Blog Posts Tagged ‘councilmember’

Rainwater Harvesting in Tucson

Below is an excerpt from Tucson  Councilmember Paul Cunningham’s newsletter about rainwater harvesting in Tucson:

July 14, 2017:

As a native Tucsonan, the monsoon season is my favorite time of year. There is nothing more magical than rain in the desert, with the drop in temperature, the smell of creosote, and the flowing arroyos. Most people I know in Tucson make it through the oven like heat of June with hopes of a good monsoon season.

Well, our hopes, prayers and good thoughts have been rewarded. Here at the Ward 2 office we have received well over 2 inches this past week and for a variety of reasons, this is good news. As I’ve mentioned before, we make extensive use of rainwater harvesting. The rain that hits the asphalt runs off to water our Palo Verde trees that shade the west side of our parking lot while the rest of our landscaping is watered by harvested rainwater that flows into basins and collects in our cistern from the roof. Given the area of our building, we have collected over 2000 gallons of water that is now saved in our cistern and ready to irrigate when needed.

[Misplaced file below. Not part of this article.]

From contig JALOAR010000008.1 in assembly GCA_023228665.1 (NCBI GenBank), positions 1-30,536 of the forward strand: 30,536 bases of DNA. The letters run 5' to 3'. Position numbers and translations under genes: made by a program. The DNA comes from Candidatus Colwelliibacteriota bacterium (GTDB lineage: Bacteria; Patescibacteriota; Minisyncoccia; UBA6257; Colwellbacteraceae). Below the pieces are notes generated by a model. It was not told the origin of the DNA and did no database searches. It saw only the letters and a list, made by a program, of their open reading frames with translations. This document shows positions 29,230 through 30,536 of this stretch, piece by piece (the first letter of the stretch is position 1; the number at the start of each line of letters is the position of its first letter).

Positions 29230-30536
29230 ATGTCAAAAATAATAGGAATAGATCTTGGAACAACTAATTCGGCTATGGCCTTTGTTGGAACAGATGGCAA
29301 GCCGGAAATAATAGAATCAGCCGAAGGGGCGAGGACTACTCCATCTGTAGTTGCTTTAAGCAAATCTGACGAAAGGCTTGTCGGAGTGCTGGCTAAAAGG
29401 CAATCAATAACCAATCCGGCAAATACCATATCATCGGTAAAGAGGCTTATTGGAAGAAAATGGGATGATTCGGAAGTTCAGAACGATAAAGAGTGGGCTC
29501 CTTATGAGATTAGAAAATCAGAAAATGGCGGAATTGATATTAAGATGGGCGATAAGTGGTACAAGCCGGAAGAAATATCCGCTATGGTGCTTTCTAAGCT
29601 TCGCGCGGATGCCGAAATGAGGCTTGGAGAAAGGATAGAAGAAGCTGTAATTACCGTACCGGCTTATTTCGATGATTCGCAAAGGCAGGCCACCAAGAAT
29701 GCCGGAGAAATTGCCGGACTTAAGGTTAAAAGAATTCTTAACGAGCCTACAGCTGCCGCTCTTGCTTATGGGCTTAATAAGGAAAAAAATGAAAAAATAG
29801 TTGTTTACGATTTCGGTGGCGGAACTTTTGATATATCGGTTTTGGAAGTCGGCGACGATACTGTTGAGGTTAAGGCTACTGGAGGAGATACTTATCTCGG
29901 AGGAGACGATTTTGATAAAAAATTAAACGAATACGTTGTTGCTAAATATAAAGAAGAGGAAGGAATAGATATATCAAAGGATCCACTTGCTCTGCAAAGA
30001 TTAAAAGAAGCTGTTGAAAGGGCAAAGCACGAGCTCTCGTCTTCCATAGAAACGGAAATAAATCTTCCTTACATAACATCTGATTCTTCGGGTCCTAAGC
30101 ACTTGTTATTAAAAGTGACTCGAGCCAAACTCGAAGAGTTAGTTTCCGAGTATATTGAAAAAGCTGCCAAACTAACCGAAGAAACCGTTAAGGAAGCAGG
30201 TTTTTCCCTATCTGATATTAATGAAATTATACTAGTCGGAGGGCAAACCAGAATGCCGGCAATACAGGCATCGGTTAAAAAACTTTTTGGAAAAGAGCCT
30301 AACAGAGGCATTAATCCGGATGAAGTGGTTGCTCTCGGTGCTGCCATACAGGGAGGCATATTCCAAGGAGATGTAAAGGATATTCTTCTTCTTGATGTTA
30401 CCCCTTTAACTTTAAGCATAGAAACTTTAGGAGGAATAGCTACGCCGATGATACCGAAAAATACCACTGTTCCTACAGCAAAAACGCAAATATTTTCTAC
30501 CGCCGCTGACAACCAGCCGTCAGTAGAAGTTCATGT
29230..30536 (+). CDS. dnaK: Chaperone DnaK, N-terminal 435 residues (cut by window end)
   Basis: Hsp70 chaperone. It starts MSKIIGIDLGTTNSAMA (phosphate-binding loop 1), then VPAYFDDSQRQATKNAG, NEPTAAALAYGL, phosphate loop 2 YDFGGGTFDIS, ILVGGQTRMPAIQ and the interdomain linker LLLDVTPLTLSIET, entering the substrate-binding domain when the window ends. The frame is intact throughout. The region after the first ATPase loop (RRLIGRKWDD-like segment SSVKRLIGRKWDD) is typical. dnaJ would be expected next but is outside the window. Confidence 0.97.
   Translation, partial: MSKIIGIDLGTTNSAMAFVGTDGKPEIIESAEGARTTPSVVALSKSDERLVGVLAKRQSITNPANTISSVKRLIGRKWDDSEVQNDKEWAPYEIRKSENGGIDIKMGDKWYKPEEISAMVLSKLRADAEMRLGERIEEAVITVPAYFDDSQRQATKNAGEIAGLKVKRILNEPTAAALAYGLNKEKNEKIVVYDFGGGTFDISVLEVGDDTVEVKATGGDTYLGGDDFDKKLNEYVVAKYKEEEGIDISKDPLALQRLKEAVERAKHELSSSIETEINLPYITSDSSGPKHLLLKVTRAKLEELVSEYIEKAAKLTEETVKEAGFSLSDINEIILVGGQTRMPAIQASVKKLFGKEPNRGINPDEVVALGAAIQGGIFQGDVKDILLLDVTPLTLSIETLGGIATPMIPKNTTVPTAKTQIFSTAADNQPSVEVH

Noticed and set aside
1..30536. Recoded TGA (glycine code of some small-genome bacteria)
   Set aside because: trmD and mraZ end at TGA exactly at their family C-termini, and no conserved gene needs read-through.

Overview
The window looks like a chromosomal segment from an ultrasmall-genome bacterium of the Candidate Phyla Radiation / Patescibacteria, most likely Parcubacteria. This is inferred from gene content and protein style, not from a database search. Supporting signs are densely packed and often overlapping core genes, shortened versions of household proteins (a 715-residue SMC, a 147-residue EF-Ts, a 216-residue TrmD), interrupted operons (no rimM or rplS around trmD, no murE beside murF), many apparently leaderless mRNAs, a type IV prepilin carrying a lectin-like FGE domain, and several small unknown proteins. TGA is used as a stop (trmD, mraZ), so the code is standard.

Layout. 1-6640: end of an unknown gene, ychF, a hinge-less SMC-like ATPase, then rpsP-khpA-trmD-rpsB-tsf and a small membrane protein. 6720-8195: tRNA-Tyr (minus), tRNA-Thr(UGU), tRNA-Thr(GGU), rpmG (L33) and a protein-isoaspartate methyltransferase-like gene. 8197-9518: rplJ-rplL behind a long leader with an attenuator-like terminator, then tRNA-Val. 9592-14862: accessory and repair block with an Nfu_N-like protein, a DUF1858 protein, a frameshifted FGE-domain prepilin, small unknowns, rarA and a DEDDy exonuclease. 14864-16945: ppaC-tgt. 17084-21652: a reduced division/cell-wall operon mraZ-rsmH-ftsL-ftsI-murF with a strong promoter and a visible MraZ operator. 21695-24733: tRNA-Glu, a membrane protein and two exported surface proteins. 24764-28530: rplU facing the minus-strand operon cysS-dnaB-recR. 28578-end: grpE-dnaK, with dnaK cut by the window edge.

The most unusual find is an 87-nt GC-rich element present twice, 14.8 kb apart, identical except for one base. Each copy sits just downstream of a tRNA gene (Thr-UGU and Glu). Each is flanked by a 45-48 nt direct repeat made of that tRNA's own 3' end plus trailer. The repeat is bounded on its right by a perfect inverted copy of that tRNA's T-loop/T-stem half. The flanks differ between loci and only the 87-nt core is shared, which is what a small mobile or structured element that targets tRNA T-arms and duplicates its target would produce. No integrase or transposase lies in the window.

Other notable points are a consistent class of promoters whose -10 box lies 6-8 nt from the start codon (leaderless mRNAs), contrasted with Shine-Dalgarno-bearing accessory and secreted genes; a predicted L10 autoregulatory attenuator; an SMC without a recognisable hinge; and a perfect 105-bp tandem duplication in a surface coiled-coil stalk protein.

Monsoon season is a good time to talk about water harvesting and how we can encourage more Tucsonans to utilize this ancient and basic technology in our neighborhoods. Rainwater harvesting made human settlement possible in Southern Arizona 3,500 years ago. The Hohokam Indians captured rainwater with rock dams and built sizable storage tanks. The Tohono O’Odham still store rainwater in earthen tanks for cattle. Here in Tucson, any chance we can use rainwater instead of potable water, we make an investment in our future.

To that end, the Mayor and Council recently directed staff to institute a program using water conservation funds to provide grants to neighborhoods and community groups in the City of Tucson. These funds are available to facilitate the installation of storm water harvesting features in their neighborhoods. The aim of these grants is to provide neighborhoods with appropriate resources to plan and implement neighborhood scale storm water harvesting projects in publicly owned areas or a homeowner association’s common area such as a right-of-way, park or other open space